After that, it was time for a rest before bed. I put the offerings out, with a libation of whisky to Badb (to the caw of a crow, so hopefully that's a good sign), along with a meal for Bride (from our feast). In my Gàidhlig lessons we occasionally learn the odd song, and while I dislike singing (for the fact that I can't), the songs are beautiful. One of them is traditionally sung at the closing of cèilidhs and so on, so I'm told, and seeing as I was finishing up for the night, I decided to sing it:
Soraidh leibh is oidhche mhàth leibh
Oidhche mhàth leibh, ’s beannachd leibh
Guidheam slàinte ghnath bhith mar ribh
Oidhche mhàth leibh, ’s beannachd leibh
Farewell and goodnight to you
Goodnight and blessings be with you
I pray health will always be with you
Goodnight and blessings be with you
That's just the chorus - I don't know the rest, but it seemed an appropriate way to finish for the night nonetheless (and I can just about carry the tune...), and it helped me feel like I'm fleshing things out a bit more now. I slept well - very relaxing sleep, although when the kids woke me up this morning they woke from a dream - and while the details are hazy, I had the song that Terence and Phil sing in the South Park film (Shut Your Fucking Face Uncle-Fucker, if you really want to know, but be warned there's naughty language and toilet-humour if you happen to find either offensive...) going through my head as I surfaced into consciousness. I've no idea why...In the dream I was singing it at someone, jokingly, but I can't remember who or why. If that's supposed to be significant, then I can honestly say the gods truly do work in mysterious ways.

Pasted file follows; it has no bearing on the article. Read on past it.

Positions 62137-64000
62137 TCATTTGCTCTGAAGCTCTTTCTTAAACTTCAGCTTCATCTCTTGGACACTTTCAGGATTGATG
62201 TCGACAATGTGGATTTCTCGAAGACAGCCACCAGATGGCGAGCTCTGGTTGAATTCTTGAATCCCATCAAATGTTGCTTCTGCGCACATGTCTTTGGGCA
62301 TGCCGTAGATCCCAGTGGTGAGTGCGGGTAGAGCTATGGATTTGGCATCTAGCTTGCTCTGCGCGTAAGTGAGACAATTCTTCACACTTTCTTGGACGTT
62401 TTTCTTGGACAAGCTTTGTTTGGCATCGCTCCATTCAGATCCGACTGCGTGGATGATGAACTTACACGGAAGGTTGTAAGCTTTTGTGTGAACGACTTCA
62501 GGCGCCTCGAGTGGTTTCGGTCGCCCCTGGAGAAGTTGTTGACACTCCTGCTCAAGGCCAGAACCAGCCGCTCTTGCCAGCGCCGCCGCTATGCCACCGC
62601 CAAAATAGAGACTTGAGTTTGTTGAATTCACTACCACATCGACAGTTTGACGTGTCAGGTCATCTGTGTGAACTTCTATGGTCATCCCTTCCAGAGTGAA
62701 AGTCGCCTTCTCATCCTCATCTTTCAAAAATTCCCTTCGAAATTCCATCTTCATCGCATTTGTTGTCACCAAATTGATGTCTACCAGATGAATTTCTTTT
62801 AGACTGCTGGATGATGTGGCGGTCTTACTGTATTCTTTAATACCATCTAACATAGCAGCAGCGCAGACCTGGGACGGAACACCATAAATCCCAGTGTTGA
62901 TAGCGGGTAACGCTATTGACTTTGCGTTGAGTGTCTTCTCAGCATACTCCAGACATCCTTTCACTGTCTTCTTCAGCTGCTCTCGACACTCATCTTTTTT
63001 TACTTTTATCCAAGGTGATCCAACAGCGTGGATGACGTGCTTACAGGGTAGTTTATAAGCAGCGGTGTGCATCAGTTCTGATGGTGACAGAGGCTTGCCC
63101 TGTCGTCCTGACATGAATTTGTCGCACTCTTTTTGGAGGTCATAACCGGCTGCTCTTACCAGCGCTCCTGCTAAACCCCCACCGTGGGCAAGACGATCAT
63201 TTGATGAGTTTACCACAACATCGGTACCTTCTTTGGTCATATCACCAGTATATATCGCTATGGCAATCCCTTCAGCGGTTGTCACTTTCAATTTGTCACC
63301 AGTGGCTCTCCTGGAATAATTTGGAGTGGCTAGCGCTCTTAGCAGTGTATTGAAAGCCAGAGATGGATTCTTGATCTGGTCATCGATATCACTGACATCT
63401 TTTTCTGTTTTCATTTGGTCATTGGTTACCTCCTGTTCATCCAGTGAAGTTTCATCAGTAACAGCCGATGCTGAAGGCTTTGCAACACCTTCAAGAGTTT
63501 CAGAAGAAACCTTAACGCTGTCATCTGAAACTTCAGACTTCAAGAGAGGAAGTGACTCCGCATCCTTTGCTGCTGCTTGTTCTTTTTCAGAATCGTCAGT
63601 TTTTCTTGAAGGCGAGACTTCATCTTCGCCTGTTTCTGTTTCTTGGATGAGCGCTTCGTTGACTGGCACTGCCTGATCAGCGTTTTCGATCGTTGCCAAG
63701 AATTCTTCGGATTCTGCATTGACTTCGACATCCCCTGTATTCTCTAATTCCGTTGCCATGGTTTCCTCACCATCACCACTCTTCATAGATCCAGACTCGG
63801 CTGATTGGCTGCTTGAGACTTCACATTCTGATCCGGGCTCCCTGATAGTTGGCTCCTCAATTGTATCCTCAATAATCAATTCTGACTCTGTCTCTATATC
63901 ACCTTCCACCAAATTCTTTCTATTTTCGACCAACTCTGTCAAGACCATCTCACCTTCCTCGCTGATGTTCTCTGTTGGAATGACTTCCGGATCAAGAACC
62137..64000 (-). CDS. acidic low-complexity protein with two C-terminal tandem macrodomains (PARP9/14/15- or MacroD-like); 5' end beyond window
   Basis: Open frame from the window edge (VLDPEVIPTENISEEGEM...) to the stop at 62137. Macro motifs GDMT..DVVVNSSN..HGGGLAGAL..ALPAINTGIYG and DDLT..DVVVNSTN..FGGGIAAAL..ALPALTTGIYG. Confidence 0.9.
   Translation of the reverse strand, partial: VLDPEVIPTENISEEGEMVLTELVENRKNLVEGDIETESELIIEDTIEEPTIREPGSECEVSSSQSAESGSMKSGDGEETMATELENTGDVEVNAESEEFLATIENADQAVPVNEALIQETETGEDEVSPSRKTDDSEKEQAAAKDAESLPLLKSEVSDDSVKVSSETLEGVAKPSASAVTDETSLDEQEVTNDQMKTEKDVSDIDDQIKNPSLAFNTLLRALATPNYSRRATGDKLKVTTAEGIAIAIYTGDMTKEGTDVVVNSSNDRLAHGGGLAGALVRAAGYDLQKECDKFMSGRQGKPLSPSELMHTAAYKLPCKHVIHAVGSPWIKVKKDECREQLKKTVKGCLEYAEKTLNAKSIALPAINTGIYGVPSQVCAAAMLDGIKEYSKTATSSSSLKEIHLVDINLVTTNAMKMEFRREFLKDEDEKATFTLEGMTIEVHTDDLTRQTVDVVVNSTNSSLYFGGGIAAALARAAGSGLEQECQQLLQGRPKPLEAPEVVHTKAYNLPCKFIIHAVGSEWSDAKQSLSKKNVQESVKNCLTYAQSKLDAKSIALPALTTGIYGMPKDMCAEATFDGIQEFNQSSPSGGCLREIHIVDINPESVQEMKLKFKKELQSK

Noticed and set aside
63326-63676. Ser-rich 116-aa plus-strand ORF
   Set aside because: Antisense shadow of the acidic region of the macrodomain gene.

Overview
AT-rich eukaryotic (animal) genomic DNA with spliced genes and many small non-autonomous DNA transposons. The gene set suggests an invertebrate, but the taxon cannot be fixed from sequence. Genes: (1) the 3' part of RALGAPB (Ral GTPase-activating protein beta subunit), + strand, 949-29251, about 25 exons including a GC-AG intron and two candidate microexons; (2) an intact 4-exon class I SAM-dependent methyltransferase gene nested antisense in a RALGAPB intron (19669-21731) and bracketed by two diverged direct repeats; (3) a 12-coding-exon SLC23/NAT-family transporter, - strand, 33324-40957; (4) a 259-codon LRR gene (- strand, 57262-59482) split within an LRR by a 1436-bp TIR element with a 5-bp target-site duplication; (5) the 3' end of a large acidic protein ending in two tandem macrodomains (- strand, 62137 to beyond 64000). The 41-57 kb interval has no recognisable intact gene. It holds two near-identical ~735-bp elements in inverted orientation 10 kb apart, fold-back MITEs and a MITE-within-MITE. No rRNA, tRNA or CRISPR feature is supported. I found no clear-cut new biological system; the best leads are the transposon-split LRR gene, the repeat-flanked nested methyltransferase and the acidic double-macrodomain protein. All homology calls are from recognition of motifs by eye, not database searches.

I didn't do any frìth this morning - the kids woke me up right as the day was dawning, so after my last experience it seemed pointless to try again with them running around wanting attention. I would've liked to have done it, seeing as I dedicate it to Bride anyway, but I wasn't really expecting to be able to so never mind. I'll probably get a better chance to do it at Bealltainn, when the dawn is likely to be earlier than when the kids usually get up. I did go to the window and look for a sign to see a woman walking past (apparently that's a neutral sign, but she had dark hair which is a good sign...), so I suppose I did it in a less formal sense. I've yet to make the bannocks - we were going to go to the beach today and I was going to make more offerings there, but it's raining and the kids would be miserable (and I need to soften the butter...). Instead I'll probably make them to go with dinner and just make some more offerings in the garden.